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FMCC shares grant funds for training

September 20, 2012
By LEVI PASCHER , The Leader Herald

JOHNSTOWN - Fulton-Montgomery Community College will receive nearly $100,000 from the federal government for a job-training program.

The money is part of more than $14 million in grants going to New York community colleges.

The U.S. Labor Department grants will train New Yorkers in emerging industries including nanotechnology, bioscience and advanced manufacturing such as aerospace design, U.S. Sen. Charles Schumer said. Hundreds of employers are already partners in the effort to hire the graduates, he said.

According to the U.S. Department of Labor, FMCC will use the money for programs to help workers who lost their jobs as a result of increased imports or shifts in production out of the United States. The programs also will help unemployed veterans.

FMCC President Dustin Swanger was unavailable for comment this morning.

The grants range from $35,000 for Adirondack Community College to $7 million for Monroe Community College.

Community colleges are part of the State University of New York system. They work closely with local industries to develop educational and training programs needed for jobs in their region. Other SUNY schools will benefit from private investment, Schumer said.

New York state's unemployment rate for August was 9.1 percent, higher than the national rate of 8.6 percent.

Schumer said the grants are aimed at providing trained employees fast to help in New York's economic recovery.

The grant money will come from the TEAM Educational Pathways Project, which will enable members of the SUNY Statewide Community College Collaborative to provide more than 3,000 workers and unemployed veterans with the training and education required to find high-wage jobs in the advanced manufacturing industry sector.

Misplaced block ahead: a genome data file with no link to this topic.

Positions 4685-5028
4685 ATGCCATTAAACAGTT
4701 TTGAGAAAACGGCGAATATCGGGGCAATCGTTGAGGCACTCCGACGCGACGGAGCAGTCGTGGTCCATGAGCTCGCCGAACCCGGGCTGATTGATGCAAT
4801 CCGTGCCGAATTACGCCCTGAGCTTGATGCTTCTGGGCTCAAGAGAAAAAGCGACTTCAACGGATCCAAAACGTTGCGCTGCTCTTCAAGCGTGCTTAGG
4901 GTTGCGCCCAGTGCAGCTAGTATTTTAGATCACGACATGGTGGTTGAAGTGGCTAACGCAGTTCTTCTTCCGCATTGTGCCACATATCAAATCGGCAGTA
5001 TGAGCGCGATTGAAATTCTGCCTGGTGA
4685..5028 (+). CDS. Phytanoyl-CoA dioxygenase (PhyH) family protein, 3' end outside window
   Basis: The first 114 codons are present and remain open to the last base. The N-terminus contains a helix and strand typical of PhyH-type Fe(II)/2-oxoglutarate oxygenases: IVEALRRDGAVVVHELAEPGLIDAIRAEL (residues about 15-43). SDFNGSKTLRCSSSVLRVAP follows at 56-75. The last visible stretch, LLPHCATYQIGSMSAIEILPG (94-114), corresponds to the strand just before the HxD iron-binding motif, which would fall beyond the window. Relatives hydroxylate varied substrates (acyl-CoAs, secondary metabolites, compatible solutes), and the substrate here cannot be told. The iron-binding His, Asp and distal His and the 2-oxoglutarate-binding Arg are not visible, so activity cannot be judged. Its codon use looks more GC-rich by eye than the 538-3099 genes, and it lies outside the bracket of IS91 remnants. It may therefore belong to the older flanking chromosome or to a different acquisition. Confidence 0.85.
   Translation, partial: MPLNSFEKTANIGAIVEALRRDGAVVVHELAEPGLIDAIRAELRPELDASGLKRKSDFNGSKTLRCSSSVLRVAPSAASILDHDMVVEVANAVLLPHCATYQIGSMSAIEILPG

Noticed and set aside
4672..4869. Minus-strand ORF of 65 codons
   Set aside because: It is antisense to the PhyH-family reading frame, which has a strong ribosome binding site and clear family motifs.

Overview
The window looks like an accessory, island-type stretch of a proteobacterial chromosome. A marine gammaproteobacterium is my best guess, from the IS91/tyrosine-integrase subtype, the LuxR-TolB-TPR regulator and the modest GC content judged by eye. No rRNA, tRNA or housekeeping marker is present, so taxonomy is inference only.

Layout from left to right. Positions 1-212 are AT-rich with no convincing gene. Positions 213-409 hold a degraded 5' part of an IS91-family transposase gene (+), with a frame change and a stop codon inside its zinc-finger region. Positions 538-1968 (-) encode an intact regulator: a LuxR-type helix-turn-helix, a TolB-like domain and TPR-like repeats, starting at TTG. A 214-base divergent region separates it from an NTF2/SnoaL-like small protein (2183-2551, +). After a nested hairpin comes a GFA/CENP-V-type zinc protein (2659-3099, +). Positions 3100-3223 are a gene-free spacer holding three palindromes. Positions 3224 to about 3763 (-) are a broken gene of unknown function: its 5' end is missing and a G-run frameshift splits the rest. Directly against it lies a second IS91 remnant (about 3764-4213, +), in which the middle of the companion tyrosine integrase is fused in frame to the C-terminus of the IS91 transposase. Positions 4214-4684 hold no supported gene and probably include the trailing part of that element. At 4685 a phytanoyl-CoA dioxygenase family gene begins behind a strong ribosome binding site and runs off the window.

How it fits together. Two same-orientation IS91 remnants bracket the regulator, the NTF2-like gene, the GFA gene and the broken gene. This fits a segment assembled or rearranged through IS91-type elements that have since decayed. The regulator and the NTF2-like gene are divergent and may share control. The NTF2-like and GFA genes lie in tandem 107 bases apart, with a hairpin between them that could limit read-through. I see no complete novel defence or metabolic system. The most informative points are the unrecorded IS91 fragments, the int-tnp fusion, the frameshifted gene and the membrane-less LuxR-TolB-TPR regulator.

Monroe Community College received $14.6 million to lead the project consortium of 22 community colleges across the state in the program.

The money comes out of $500 million in grants to community colleges across the nation as part of the Trade Adjustment Assistance Community College and Career Training initiative.

"This federal support will help grow SUNY's already powerful capacity to train the advanced manufacturing workforce that is in such high demand in New York and across the country," said SUNY Chancellor Nancy L. Zimpher.

The grants emphasize an evidence-based program design where each grantee will be required to collect student outcome data annually and conduct final evaluations at the end of the grant period to build knowledge about which strategies are most effective in placing graduates in jobs.

The Associated Press contributed to this report.

The grants target fields that are in line for state tax breaks to help companies expand under a state economic development program.

The grants "will connect unemployed New Yorkers with the state's top employers that are ready to hire skilled workers in their own backyard," Schumer said.

To learn more about the grant program, visit www.doleta.gov/taaccct.

The Associated Press contributed to this report.

 
 

 

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